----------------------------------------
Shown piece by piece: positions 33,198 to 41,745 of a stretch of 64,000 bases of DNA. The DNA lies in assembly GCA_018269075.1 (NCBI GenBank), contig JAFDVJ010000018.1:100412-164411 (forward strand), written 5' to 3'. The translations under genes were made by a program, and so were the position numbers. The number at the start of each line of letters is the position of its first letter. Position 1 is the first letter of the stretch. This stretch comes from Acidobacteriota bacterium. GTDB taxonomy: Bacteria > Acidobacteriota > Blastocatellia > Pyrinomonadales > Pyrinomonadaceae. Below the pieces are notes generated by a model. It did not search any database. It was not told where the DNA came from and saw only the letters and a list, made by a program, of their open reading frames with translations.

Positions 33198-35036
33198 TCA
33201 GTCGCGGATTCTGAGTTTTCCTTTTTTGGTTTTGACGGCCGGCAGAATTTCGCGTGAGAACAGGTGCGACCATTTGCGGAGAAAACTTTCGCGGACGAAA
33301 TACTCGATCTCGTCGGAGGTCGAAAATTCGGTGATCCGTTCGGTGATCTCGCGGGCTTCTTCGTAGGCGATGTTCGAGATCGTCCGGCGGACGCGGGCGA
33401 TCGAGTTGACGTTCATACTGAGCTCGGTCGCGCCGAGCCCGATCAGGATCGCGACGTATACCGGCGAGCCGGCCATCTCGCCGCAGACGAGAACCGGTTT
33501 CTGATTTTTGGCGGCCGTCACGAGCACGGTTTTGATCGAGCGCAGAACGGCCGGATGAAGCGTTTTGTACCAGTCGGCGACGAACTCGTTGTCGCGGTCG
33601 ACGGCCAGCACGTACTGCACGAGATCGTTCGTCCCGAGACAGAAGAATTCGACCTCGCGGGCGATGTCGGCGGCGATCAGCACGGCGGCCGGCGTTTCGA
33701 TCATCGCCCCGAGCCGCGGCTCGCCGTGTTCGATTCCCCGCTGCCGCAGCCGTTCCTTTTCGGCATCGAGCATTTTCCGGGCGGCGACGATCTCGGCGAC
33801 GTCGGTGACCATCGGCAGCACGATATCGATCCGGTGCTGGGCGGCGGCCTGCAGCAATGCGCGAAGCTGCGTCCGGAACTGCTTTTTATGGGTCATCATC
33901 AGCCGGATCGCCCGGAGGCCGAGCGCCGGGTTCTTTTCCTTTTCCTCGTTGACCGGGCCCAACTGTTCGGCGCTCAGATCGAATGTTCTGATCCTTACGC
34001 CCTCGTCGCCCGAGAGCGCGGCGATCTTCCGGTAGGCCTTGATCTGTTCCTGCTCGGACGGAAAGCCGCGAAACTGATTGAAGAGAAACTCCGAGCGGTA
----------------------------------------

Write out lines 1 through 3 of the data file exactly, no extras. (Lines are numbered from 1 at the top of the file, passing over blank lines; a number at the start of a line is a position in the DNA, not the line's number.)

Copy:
Shown piece by piece: positions 33,198 to 41,745 of a stretch of 64,000 bases of DNA. The DNA lies in assembly GCA_018269075.1 (NCBI GenBank), contig JAFDVJ010000018.1:100412-164411 (forward strand), written 5' to 3'. The translations under genes were made by a program, and so were the position numbers. The number at the start of each line of letters is the position of its first letter. Position 1 is the first letter of the stretch. This stretch comes from Acidobacteriota bacterium. GTDB taxonomy: Bacteria > Acidobacteriota > Blastocatellia > Pyrinomonadales > Pyrinomonadaceae. Below the pieces are notes generated by a model. It did not search any database. It was not told where the DNA came from and saw only the letters and a list, made by a program, of their open reading frames with translations.

Positions 33198-35036
33198 TCA